What Makes the Best Post-Workout Recovery Drink?

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A great deal of thought and discussion goes into what the best post workout drink is. Different sports have different needs and everyone seems to have an opinion. A recent review published in the Journal of Strength & Conditioning What Makes the Best Post-Workout Recovery Drink? - Healthy Eating, nutrition, Recovery, hydration, sports drinks, milk, post workout drink, endurance sports, runnersResearch looked through numerous studies to determine what might be the best recovery drink for endurance and team-sport athletes.


The concern for endurance and team-sport athletes in particular was due to the frequent proximity of their training sessions. These athletes often have only a few hours to recover between workouts. Researchers looked at the two main factors affecting an athlete's ability to recover from training – the restoration of glycogen and hydration levels.



During exercise glycogen is broken down to adenosine triphosphate (ATP) and used to supply energy to the body. Hypoglycemia, or low blood sugar, can result if glycogen uptake exceeds the body’s glycogen production. Beverages are the quickest and easiest way to aid in the resynthesis of glycogen as well as rehydrate the athlete.


Summary of research referenced in the review:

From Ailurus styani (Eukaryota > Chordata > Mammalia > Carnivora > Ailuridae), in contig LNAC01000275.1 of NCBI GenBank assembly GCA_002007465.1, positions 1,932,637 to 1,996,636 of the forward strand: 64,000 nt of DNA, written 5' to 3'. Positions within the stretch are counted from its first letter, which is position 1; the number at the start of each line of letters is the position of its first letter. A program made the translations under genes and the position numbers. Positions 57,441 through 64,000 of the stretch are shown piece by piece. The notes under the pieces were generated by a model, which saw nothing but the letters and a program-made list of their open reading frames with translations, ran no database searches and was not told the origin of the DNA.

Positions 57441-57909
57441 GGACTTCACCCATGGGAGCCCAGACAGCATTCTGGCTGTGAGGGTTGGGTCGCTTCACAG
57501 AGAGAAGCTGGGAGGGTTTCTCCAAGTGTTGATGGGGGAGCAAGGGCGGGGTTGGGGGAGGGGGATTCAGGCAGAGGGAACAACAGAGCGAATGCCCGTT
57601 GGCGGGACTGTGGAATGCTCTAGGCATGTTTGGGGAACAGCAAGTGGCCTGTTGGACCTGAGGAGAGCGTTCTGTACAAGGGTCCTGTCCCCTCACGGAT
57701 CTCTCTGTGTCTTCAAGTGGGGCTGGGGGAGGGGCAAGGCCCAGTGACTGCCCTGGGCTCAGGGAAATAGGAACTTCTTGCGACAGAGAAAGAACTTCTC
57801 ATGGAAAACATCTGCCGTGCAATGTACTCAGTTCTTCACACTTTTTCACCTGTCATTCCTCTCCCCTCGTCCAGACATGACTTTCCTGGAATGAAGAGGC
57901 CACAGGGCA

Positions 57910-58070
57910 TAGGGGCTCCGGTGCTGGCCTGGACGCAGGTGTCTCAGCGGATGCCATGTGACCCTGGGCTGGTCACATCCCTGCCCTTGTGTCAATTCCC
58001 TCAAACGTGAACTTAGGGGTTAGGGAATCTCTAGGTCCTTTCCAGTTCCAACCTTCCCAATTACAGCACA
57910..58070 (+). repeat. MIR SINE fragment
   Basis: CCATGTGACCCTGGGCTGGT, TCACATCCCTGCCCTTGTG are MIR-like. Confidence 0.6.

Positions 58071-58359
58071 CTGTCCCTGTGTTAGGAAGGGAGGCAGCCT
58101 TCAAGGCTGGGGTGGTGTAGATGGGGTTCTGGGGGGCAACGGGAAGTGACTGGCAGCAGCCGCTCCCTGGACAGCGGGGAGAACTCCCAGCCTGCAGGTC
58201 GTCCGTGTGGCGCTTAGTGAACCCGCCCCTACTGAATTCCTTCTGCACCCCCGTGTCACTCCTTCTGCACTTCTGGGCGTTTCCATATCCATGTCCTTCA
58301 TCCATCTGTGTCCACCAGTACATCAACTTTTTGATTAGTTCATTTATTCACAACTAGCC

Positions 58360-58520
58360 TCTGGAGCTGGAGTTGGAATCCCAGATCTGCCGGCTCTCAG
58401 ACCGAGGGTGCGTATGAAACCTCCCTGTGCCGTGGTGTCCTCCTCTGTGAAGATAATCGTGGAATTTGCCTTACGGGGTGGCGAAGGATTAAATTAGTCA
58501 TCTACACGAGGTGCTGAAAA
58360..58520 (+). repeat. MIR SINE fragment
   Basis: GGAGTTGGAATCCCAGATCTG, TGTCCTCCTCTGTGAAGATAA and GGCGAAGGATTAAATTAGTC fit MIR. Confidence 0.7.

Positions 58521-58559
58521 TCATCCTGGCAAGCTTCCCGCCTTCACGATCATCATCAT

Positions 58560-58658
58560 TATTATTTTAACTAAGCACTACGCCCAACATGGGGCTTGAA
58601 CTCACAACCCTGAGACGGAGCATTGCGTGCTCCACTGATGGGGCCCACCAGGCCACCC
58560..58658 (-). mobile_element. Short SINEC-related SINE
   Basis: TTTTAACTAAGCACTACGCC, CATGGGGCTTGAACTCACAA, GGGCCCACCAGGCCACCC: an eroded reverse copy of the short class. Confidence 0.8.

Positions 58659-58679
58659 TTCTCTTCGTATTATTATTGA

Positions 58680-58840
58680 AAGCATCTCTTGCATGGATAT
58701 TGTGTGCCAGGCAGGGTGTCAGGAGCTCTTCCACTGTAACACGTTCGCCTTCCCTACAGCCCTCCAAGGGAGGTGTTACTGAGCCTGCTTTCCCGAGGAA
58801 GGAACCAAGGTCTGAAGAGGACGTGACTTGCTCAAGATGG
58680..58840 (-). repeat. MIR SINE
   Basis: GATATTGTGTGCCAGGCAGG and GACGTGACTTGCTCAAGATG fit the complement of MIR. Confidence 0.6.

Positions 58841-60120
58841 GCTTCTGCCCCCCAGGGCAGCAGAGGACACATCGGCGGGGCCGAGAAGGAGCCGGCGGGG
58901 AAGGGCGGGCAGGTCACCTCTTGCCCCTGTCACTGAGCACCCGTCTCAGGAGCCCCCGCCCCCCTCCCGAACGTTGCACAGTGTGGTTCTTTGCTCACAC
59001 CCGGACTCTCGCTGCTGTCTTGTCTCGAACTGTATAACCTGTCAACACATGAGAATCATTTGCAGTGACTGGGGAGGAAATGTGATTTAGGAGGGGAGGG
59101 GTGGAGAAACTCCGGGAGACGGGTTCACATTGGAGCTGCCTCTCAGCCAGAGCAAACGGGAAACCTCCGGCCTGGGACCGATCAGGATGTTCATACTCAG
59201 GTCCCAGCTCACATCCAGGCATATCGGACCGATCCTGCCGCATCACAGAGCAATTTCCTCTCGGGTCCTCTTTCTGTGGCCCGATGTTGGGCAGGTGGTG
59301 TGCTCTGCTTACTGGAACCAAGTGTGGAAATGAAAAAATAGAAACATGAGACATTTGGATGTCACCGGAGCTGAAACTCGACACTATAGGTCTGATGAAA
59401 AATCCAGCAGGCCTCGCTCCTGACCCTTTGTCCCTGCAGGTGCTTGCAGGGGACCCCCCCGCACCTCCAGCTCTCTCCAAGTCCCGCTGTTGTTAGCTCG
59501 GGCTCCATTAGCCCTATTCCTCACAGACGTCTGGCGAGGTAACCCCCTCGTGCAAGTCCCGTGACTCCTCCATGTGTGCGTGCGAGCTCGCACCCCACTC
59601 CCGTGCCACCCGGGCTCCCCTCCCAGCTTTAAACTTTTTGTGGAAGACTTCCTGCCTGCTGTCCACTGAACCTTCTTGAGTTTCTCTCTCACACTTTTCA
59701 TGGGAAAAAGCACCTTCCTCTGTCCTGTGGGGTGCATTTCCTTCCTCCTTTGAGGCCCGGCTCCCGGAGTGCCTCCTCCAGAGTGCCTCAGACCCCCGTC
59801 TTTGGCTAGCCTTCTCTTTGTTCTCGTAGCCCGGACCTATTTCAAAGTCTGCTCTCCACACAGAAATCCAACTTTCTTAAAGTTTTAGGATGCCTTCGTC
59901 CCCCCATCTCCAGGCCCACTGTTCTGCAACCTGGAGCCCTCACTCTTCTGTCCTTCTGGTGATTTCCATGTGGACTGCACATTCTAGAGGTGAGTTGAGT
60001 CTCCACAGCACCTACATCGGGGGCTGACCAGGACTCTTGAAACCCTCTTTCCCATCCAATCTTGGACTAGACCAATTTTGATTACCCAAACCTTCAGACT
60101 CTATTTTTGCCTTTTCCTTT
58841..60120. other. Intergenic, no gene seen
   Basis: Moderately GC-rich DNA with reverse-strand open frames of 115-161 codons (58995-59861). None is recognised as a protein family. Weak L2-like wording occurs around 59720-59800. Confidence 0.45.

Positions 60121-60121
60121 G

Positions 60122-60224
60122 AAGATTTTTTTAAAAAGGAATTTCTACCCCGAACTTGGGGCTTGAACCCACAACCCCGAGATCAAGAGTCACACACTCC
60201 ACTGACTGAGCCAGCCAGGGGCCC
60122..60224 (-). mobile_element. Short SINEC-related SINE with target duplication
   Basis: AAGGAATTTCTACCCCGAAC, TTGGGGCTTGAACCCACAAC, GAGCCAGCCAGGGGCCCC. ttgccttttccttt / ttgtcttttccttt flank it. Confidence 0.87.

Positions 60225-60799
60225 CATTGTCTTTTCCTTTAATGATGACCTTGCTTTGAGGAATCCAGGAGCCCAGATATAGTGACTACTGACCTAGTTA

• Athletes can maximize glycogen resynthesis during the 30-60 minutes following a workout, when the body can do so independently of insulin.
  • Glyogen resynthesis is highest when post workout carbohydrate intake is 1.0-1.5g per kilogram of bodyweight.
  • Carbohydrates with a higher glycemic index increased glycogen storage in the muscles, compared to lower glycemic carbohydrates.
  • Glucose and sucrose enable a higher rate of muscle glycogen storage than fructose.
  • Branched-chain amino acids may have an anabolic effect during recovery.
  • A combination of protein and carbohydrates post workout is more effective at restoring glycogen than a carbohydrate only drink.
  • The addition of antioxidants to post workout beverages could reduce muscle soreness by lessening oxidative stress and muscle damage.
  • Low fat chocolate milk was found to be more effective than a standard carboyhydrate-protein drink as a post workout recovery drink, possibly due to the combination of proteins, carbohydrates, and the antioxidant properties of cocoa.
  • Cyclists consuming low-fat milk after training were found to retain more fluid and be better hydrated than those drinking a standard carbohydrate-electrolyte drink.


In summary, the review determined that in order to maximize restoration of glycogen stores endurance and team athletes should consume 0.8 grams of carbohydrates per 1 kilogram of bodyweight and .04 grams of amino acids or proteins per 1 kilogram of bodyweight every hour for 4-6 hours following a workout. In addition, post workout beverages should include potassium, chloride, and 0.3-0.7 grams of sodium per liter of fluid to restore electrolytes.

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